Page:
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  8. Apr 5, 2020 at 9:48 AM
    #468
    Mrtacoman88

    Mrtacoman88 TRDude

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    Did you drive 3rd gen with a 4.3 rear end? With normal driving the RPMs dont go over 3k most of the time. Enough power to get around no problem.

    I did drive my buddies 19 off road with AT though (3.90 rear end) and IMO it drove great. I did not find it lacked power in lower rpms or shifted funny. The transmission shifted very well.
     
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  9. Apr 5, 2020 at 3:10 PM
    #469
    BobbyRalph

    BobbyRalph Member

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    I had a 2016 manual transmission (4.30:1 gears) model and it was almost impossible to drive smoothly. The power from the 3.5 comes on like a 2-stroke at about 3500rpm. Until then, it languishes at lower rpm with a hole from 3000 to 3500. Very strange.

    Yes, the truck will go, you just have to flog it like a 125 to get it to do it. While that can be fun on a motocross bike, it gets tiresome on a passenger vehicle. From the threads I've read about the OV tune and re-gearing, it looks like it costs about $2800 to make it drive "right". I may put that into it, but it's a hard pill to swallow after the initial cost of purchase.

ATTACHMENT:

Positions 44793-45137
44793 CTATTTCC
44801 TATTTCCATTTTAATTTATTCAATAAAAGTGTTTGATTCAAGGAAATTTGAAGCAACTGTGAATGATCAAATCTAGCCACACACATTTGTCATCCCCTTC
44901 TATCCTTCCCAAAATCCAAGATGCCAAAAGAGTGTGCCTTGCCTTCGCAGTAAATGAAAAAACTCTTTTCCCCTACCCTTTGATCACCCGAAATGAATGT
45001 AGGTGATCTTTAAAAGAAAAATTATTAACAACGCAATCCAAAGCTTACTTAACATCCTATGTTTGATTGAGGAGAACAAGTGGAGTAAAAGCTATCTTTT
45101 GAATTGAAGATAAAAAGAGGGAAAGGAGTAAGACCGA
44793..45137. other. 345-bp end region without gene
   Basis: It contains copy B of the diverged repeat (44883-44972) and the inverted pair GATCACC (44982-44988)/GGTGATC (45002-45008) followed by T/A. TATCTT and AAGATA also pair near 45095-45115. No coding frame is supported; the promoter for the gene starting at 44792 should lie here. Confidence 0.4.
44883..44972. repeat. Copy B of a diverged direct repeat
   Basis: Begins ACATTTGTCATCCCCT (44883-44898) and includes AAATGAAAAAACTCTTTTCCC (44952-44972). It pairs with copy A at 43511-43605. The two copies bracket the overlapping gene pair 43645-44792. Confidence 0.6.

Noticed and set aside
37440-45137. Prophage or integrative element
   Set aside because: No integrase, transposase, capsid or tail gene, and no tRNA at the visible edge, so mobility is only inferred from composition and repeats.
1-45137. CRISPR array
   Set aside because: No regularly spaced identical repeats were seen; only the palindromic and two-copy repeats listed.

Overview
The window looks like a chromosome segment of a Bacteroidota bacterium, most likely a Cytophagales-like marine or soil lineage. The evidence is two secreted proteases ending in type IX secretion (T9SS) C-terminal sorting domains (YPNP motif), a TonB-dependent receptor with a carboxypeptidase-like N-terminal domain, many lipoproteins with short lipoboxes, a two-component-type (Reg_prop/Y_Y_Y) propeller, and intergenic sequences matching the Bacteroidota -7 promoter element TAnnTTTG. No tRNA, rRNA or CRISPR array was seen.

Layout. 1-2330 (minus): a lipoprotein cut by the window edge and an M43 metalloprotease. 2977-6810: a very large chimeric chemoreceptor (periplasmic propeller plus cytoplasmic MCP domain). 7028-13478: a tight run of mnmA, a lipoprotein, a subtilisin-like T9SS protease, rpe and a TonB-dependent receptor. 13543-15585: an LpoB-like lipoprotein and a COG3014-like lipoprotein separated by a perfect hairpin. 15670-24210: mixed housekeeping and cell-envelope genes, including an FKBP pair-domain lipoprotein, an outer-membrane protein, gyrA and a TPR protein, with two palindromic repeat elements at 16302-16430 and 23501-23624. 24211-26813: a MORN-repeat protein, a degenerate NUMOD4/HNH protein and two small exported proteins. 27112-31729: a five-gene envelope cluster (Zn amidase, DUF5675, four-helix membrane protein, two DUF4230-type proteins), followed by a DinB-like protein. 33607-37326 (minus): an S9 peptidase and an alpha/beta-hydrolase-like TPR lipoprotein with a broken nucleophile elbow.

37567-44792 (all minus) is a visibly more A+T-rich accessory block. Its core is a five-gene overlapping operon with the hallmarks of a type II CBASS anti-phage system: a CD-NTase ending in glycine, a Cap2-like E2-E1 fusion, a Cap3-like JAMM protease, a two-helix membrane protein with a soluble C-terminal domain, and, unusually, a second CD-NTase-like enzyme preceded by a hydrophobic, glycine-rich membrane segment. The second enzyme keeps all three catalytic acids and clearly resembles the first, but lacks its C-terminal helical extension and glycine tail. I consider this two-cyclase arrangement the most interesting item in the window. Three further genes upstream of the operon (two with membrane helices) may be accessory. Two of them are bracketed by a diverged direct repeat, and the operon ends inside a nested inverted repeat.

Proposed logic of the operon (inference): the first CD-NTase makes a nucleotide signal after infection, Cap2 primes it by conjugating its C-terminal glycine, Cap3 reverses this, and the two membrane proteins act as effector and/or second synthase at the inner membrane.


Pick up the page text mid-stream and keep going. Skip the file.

10. Apr 5, 2020 at 5:30 PM
    #470
    hiPSI

    hiPSI [OP] Laminar Flow

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    Let me know when you get your engineering degree and have 30 years experience designing powertrains. In addition, make sure you study all the federal regulations regarding fuel efficiency. Last thing you need to study is marketing... what will 250K people want several years down the road? When you know all that, then we'll listen.
     
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  11. Apr 6, 2020 at 1:12 AM
    #471
    BobbyRalph

    BobbyRalph Member

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    Says the guy with a V8.
     
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  12. Apr 6, 2020 at 8:31 AM
    #472
    MountainManGuy

    MountainManGuy Well-Known Member

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    Plus, we have these things called speed limits.
     
  13. Apr 6, 2020 at 9:44 AM
    #473
    hiPSI

    hiPSI [OP] Laminar Flow

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    Lol I had a 2018 Sport Tacoma. I Put 42K on it in one year. It did fine and zero problems with shifting. I didn't get a Tundra for power alone. I got it because I tow 8K. The Tacoma, especially the manual, did not like towing at or near the limit.